Jazz in June festival provides soundtrack to the city I wandered up to Jazz Under the Stars on Friday night to an extreme sense of surprise. I had never been to a Jazz in June event before, and did not necessarily know what to expect. I knew there were going to be a deJOSHUA cent numBOYDSTON ber of jazz fans in attendance, but I was shocked by the sheer volume of people lying out across the parking lot of Brookhaven Square. The evening was a very loose, relaxed affair. There was no sense of urgency — just a place where friends and families had gathered to talk and reminisce with the sweet sound of jazz providing a luscious soundtrack to their conversations. A group of old college buddies would be gathered in a circle, knocking a few cold ones back while laughing and chattering away about the good old times. A cluster of, let’s say, earthy friends would lie against the warm cement, while others would be swaying along with the barelythere breeze. Then a young family would come into view, and after a little time, the young girl and mother would pop up and start to shake and shimmy along to the effortless music swirling behind them. The musicians were all experts of their craft. The music twirled over the crowd, slipping and diving with ease. The piano would sound as fragile as a china shop, then transform immediately into the bull. Horns would punch
against the glass storefronts before ricocheting right back into the ears of the audience. Every walk of life was present there: the young and old, the rich and poor, the preppy and hippies and the diehards and casual fans, all brought together by one thing. Jazz in June. So as the natural, free flow of the jazz breezed through the air, I quickly I came to a conclusion: This is what Norman sounds like. You see, there is something about jazz music that just perfectly meshes with the feel to our city. We a r e n ’ t q u i t e h i p enough to have The Shins be the soundtrack to our city;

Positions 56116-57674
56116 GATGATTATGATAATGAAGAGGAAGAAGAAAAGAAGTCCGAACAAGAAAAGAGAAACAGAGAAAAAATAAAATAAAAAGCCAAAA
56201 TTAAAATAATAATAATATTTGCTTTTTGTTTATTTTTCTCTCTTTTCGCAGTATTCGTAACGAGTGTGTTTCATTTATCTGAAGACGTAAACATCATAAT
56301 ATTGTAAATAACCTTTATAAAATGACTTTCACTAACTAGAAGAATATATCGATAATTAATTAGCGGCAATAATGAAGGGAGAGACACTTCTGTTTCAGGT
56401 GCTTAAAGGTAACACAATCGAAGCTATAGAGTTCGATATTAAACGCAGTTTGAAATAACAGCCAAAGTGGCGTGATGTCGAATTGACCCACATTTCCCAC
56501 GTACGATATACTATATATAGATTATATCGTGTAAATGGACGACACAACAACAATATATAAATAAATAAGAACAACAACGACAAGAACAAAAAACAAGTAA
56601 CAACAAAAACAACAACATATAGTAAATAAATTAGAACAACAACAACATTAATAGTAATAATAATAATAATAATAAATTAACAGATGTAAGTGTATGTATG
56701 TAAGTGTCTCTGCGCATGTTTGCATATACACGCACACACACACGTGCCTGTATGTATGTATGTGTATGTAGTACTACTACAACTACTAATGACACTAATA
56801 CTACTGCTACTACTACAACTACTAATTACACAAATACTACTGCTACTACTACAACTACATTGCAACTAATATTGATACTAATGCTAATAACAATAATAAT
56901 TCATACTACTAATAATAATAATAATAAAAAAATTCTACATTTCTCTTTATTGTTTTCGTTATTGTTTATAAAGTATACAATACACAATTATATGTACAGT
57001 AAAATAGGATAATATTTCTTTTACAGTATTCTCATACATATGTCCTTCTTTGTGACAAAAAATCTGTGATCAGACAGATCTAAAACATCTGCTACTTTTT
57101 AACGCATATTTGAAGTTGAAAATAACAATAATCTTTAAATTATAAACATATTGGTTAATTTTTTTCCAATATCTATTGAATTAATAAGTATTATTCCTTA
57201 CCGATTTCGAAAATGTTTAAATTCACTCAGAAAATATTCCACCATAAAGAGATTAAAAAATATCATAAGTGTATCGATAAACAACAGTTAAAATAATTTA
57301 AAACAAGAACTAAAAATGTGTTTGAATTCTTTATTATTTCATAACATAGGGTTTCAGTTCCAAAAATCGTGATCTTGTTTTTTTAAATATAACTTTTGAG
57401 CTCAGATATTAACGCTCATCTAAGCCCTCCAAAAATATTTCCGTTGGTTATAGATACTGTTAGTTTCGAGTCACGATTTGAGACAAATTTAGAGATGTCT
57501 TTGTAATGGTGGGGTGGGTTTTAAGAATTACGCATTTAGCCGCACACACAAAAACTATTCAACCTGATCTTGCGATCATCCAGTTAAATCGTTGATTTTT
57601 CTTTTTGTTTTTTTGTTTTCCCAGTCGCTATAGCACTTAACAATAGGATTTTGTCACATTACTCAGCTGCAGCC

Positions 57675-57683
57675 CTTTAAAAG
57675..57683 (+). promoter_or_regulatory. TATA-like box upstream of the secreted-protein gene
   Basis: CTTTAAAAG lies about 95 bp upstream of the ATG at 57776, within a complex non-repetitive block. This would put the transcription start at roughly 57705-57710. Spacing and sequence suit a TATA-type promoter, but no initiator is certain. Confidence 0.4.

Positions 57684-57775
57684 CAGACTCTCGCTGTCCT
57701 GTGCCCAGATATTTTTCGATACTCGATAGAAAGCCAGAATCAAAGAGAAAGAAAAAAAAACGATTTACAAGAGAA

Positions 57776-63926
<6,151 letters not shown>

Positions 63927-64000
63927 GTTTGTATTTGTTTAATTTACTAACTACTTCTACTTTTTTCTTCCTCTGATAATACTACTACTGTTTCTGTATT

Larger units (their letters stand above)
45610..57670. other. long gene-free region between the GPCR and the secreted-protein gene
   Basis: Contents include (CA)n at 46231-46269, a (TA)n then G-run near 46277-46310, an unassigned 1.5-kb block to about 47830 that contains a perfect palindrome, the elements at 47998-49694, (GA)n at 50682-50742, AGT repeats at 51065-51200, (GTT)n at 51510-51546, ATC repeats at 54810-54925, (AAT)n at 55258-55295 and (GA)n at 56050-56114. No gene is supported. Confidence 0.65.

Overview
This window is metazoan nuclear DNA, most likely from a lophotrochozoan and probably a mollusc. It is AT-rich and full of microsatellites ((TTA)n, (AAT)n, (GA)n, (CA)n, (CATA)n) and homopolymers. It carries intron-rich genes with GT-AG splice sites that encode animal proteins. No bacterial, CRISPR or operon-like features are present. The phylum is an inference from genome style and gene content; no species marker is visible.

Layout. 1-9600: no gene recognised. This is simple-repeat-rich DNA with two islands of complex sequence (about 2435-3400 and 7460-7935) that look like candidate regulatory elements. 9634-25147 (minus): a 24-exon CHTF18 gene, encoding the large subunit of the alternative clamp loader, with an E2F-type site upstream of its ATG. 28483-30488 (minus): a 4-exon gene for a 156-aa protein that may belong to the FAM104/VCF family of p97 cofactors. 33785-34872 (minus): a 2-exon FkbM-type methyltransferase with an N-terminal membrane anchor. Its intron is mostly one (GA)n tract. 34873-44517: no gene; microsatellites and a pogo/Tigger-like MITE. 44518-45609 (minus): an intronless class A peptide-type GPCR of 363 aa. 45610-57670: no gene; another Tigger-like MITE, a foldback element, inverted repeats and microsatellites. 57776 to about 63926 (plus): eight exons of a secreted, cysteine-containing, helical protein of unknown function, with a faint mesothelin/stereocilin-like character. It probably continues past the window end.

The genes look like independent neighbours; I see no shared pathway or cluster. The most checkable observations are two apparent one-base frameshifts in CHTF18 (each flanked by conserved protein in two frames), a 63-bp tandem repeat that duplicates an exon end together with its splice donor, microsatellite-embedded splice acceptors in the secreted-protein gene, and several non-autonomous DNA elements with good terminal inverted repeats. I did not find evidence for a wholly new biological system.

country and bluegrass are just a little too unsophisticated to fit the profile as well. We don’t bash our heads to metal music, and we aren’t quite stuffy enough to have classical as the music of choice. It has dawned on me that jazz fits our city like a glove. Norman immediately evokes a sort of studious feel to me, but with sort of a more relaxed approach. We Normanites crave the arts more than any town around us, and there is a friendly, casual vibe to the city. We are loose, free and just a little quirky. All of these characteristics add up to just one conclusion: Jazz is the sound of
MORE JAZZ IN JUNE Go online to OUDaily.com to see a slideshow from this year’s festival.
goodbye Today’s the e day to drop by the Universitye Club to say“_______” to Dave Koos between 4 - 6 p.m.
our lovely city. Sure, New Orleans might do it best, but we do not seem to be far behind. So with the phenomenal Jazz in June event going strong in its 26th year, I cannot help but feel this proclamation of mine will be cemented down even further. And you know what, I wouldn’t have it any other way. TYLER METCALFE/THE DAILY
Joshua Boydston is a psychology sophomore.
A woman sings with the Aaron Squirrel Band Saturday at Andrews Park during the final night of the Jazz In June Music Festival.
Published on Jun 30, 2009